Stanford makes it official -- Shaw new football coach

Stanford makes it official -- Shaw new football coach

Jan. 13, 2011

STANFORD PAGE

David Shaw Named Bradford M. Freeman Director of FootballHead Coach

Shaw Has Served as Stanfords Offensive Coordinator the Last Four Seasons

STANFORD, Calif. -- Stanfords Jaquish & Kenninger Director of Athletics Bob Bowlsby has appointed David Shaw 95 to the position of Bradford M. Freeman Director of Football Head Coach.

Shaw, 38, becomes the 34th head coach in Stanford history and the first alum to lead the program since Paul Wiggin (1980-83).

David Shaw is exactly the right person to lead our football program at this time, said Bowlsby. David has the experience, intellect, coaching skills and organizational abilities to be a tremendous head coach. He understands and embraces the combination of world class academics and world class athletics that is required at Stanford.

David has made a substantial contribution to the recent success of our program and our team has great confidence in him. I could not be more excited to work with David and to assist him and his staff in leading our football program to high achievement in the years ahead.

As the teams offensive coordinator the last four seasons, Shaw played an instrumental role in the resurgence of the Stanford program which has established school scoring records each of the last two seasons.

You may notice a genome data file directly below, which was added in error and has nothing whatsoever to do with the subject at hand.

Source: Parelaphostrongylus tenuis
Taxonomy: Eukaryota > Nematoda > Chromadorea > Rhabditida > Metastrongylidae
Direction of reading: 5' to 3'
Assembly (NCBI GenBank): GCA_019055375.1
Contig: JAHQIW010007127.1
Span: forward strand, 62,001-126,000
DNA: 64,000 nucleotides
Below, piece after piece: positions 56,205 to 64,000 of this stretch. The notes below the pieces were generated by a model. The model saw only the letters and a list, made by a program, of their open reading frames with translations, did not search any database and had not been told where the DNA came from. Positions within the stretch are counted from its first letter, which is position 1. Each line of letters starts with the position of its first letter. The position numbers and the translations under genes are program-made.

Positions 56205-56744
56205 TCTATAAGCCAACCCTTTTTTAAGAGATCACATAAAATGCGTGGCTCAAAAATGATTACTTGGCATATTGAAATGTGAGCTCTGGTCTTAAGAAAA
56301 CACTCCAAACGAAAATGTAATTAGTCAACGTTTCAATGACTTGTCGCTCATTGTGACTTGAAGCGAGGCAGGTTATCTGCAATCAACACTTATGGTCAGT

Stanford was the ninth-highest scoring team in the nation this season, averaging 40.31 points a game, scoring a school-record 524 points during its 12-1 season which culminated with a victory over Virginia Tech in the 2011 Orange Bowl. The point total surpassed the previous record of 461, established by the 2009 team.

During Shaws tenure as offensive coordinator, the Cardinal scored 40 or more points in 11 games since the 2007 season, including 10 times over the past two campaigns.

Even though it was Stanfords passing game that drew most of the attention this past season, the Cardinal running game flourished under Shaws tutelage. Despite the loss of consensus All-American and Heisman Trophy runner-up Toby Gerhart, Stanford averaged 213.77 yards on the ground, which ranked second in the Pac-10 and 17th nationally. The Cardinal amassed 2,779 yards on the ground this season, which was the second-highest rushing total in school history.